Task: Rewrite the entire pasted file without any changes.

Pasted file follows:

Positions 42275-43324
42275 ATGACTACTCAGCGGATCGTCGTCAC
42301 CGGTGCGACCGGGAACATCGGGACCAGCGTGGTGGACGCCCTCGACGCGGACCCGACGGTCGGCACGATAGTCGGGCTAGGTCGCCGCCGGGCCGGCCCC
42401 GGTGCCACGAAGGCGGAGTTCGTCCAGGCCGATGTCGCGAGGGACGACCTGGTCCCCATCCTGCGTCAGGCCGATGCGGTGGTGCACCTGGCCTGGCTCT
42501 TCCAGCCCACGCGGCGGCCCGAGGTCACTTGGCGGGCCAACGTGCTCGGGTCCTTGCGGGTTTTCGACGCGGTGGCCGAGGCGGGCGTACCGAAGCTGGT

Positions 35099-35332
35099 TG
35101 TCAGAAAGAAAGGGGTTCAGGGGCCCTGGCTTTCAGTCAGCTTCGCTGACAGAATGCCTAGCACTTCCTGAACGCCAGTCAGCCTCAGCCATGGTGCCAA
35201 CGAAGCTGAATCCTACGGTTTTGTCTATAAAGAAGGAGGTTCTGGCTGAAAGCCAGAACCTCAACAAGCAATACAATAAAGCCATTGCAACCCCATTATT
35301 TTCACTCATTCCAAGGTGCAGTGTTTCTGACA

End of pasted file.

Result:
Positions 42275-43324
42275 ATGACTACTCAGCGGATCGTCGTCAC
42301 CGGTGCGACCGGGAACATCGGGACCAGCGTGGTGGACGCCCTCGACGCGGACCCGACGGTCGGCACGATAGTCGGGCTAGGTCGCCGCCGGGCCGGCCCC
42401 GGTGCCACGAAGGCGGAGTTCGTCCAGGCCGATGTCGCGAGGGACGACCTGGTCCCCATCCTGCGTCAGGCCGATGCGGTGGTGCACCTGGCCTGGCTCT
42501 TCCAGCCCACGCGGCGGCCCGAGGTCACTTGGCGGGCCAACGTGCTCGGGTCCTTGCGGGTTTTCGACGCGGTGGCCGAGGCGGGCGTACCGAAGCTGGT

Positions 35099-35332
35099 TG
35101 TCAGAAAGAAAGGGGTTCAGGGGCCCTGGCTTTCAGTCAGCTTCGCTGACAGAATGCCTAGCACTTCCTGAACGCCAGTCAGCCTCAGCCATGGTGCCAA
35201 CGAAGCTGAATCCTACGGTTTTGTCTATAAAGAAGGAGGTTCTGGCTGAAAGCCAGAACCTCAACAAGCAATACAATAAAGCCATTGCAACCCCATTATT
35301 TTCACTCATTCCAAGGTGCAGTGTTTCTGACA